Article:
Heritage Category:
Listed Building
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Ordnance survey map of THE MANOR HOUSE
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Statutory Address:
Statutory Address:

The building or site itself may lie within the boundary of more than one authority.

Aylesbury Vale (District Authority)
National Grid Reference:
SP 69423 33631



SP6933 CHURCH STREET 879-1/6/56 (East side) 13/10/52 The Manor House and Twisted Chimneys (Formerly Listed as: CHURCH STREET (South side) Manor House)


Manor house, now divided into 2 houses. Probably early C16, with C17-C20 alterations. Timber-framed with brick infill, plain-tile roof and brick lateral stacks. Hall range flanked by cross wings. 2-storey, 5-window range. 6-panel door to far right of main range with moulded wood surround and straight hood on scrolled brackets. Projecting bay to left, between door and large front lateral stack to left of centre of rendered brick with flat lead roof continuous with door hood and 12-pane sash window. To left of stack, alongside left cross wing, a single-storey extension of coursed rubble with flat roof and plain-tiled right side slope behind rounded brick-coped gable to front; leaded 2-light casement window to front with cambered arched head, similar 3-light window to right side and 6-panel, part-glazed door next to main range. Close studding to 1st floor of main range with rendered brick infill, 3-light casement to right and 1-light leaded windows either side of stack. Right cross wing of red brick to ground floor, which has 4-light leaded wood mullion and transom window. Close studding and red brick infill to 1st floor with large ogee braces from end posts to tie beam, 12-pane sash window to centre and 1-light leaded window to gable. This cross wing has been slightly extended to right side in brick with cat-slide roof and probably also to rear, which is in brick and projects to back of main range. Large lateral brick stack to right side has rebuilt flue with brattishing to base. Left cross wing projects considerably to front and has ground floor of coursed limestone rubble, close studding to 1st floor with red brick infill and large arch braces from end posts to cambered tie beam; 12-pane sashes to ground and 1st floor and leaded 1-light window to gable. The front, projecting part of this wing is doubled to left side by full-height wing of coursed squared limestone to ground floor with limestone and ironstone quoins, and red brick in English bond to 1st floor replacing timber-framing; cellar window to front and 12-pane sash to 1st floor with wood lintel. 2-storey, possible former stair turret to back of this wing. 4-panel, part-glazed door to left side of main cross wing and further to rear a large projecting stone lateral stack with fine original barleysugar twist brick flue and additional square brick flue behind, probably C18. Little visible timber-framing to rear which is largely of red brick with single-storey flat-roofed bay window to rear left and 2-storey C20 brick porch in angle between main range and projecting part of right cross wing; sash windows to 1st floor. The first floor was probably originally jettied. INTERIOR: main range formerly had ground floor hall, now divided in two, with stone-flagged floor and chamfered cross beam ceiling with broach stops, originally with 6 compartments. Large early-mid C18 wood chimneypiece to inner room with egg-and-dart ornament to fireplace surround, central lion's mask and foliage sprays to frieze. Drawing room has Tudor-arched oak doorway to hall with quatrefoil and foliage to spandrels in square panelled timber-framed partition wall. Stop-moulded spine beam and stop-moulded joists. Large original stone fireplace with deep hollow-chamfered Tudor-arched opening with foliage to spandrels, frieze above with Tudor roses in quatrefoils alternating with shields in fleurons. One shield bears 3 rings, believed to be the arms of Richard Lavynder, Prebendary of Buckingham 1481-1507. Dogleg stair with widely spaced turned balusters. 1st floor has struts from posts to tie beams. Twisted Chimneys (ie left cross wing) has chamfered cross beam ceiling to ground floor, stone-flagged floors to hall and kitchen and rebuilt stair with turned balusters. 3-bay roof with curved braces to tie beams, queen posts to collars and 1 tier of wind-braced purlins. Rear 1st-floor room has part of original Tudor-arched fireplace with hollow-chamfer innermost and wave-moulding outermost. HISTORICAL NOTE: the building was the manor house of the Prebendal Manor of Sutton-cum-Buckingham, held by successive Prebendaries of Lincoln Cathedral until the Dissolution, when it passed into other hands, being used at some time in the C18 as a school. Queen Elizabeth I dined here around August 1568. (RCHME: Report on the Historical Monuments of Buckinghamshire: 1913-: 74; Victoria County History: Buckinghamshire: 1925-: 482-3; Buildings of England: Pevsner N: Buckinghamshire: 1960-: 76).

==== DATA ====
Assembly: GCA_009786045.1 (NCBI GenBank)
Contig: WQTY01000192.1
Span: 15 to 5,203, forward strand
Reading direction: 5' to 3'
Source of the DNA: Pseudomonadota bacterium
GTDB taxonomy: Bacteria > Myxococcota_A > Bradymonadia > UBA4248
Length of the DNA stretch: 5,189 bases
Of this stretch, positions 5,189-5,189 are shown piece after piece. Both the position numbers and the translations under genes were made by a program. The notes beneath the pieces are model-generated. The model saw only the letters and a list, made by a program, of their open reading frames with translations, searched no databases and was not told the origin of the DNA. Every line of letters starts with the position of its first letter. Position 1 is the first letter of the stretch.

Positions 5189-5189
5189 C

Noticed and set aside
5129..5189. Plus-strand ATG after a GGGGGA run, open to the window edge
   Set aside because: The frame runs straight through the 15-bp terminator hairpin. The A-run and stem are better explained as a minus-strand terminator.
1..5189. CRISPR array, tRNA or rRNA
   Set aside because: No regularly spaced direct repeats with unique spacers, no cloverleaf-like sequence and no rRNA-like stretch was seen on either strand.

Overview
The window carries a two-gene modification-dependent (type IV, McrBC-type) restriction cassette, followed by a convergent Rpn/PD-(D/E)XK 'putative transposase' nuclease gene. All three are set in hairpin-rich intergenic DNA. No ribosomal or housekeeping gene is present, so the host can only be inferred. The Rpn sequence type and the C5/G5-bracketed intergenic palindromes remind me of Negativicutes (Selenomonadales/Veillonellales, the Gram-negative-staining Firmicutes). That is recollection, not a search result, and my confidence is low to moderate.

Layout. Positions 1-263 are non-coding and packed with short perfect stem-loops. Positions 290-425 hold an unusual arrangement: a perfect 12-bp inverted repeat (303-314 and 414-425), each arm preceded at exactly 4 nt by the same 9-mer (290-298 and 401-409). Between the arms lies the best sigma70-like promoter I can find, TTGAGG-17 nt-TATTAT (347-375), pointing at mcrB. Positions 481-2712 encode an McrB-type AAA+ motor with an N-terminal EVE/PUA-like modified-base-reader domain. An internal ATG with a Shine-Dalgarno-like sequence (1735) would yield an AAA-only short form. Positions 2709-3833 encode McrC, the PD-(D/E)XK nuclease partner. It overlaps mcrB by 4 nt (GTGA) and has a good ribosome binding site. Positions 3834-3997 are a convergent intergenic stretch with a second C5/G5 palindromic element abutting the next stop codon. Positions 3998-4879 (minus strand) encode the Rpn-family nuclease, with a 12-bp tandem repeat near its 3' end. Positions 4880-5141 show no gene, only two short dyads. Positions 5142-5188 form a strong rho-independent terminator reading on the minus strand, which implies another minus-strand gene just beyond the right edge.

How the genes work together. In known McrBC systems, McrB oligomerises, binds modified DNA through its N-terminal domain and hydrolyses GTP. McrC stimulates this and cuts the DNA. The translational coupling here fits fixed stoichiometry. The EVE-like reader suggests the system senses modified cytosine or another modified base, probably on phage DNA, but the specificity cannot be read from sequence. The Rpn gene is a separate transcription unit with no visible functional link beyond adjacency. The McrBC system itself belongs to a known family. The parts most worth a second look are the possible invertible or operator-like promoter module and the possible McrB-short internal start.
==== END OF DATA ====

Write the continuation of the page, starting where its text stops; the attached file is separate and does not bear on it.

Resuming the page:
Listing NGR: SP6942133634


The contents of this record have been generated from a legacy data system.

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Books and journals
Pevsner, N, The Buildings of England: Buckinghamshire, (1960), 76
An Inventory of the Historical Monuments in Buckinghamshire Volume Two North, (1913)


This building is listed under the Planning (Listed Buildings and Conservation Areas) Act 1990 as amended for its special architectural or historic interest.

End of official listing

Images of England

Images of England was a photographic record of every listed building in England, created as a snap shot of listed buildings at the turn of the millennium. These photographs of the exterior of listed buildings were taken by volunteers between 1999 and 2008. The project was supported by the Heritage Lottery Fund.

Date: 17 Feb 2003
Reference: IOE01/10019/25
Rights: Copyright IoE Mr Alistair F Nisbet. Source Historic England Archive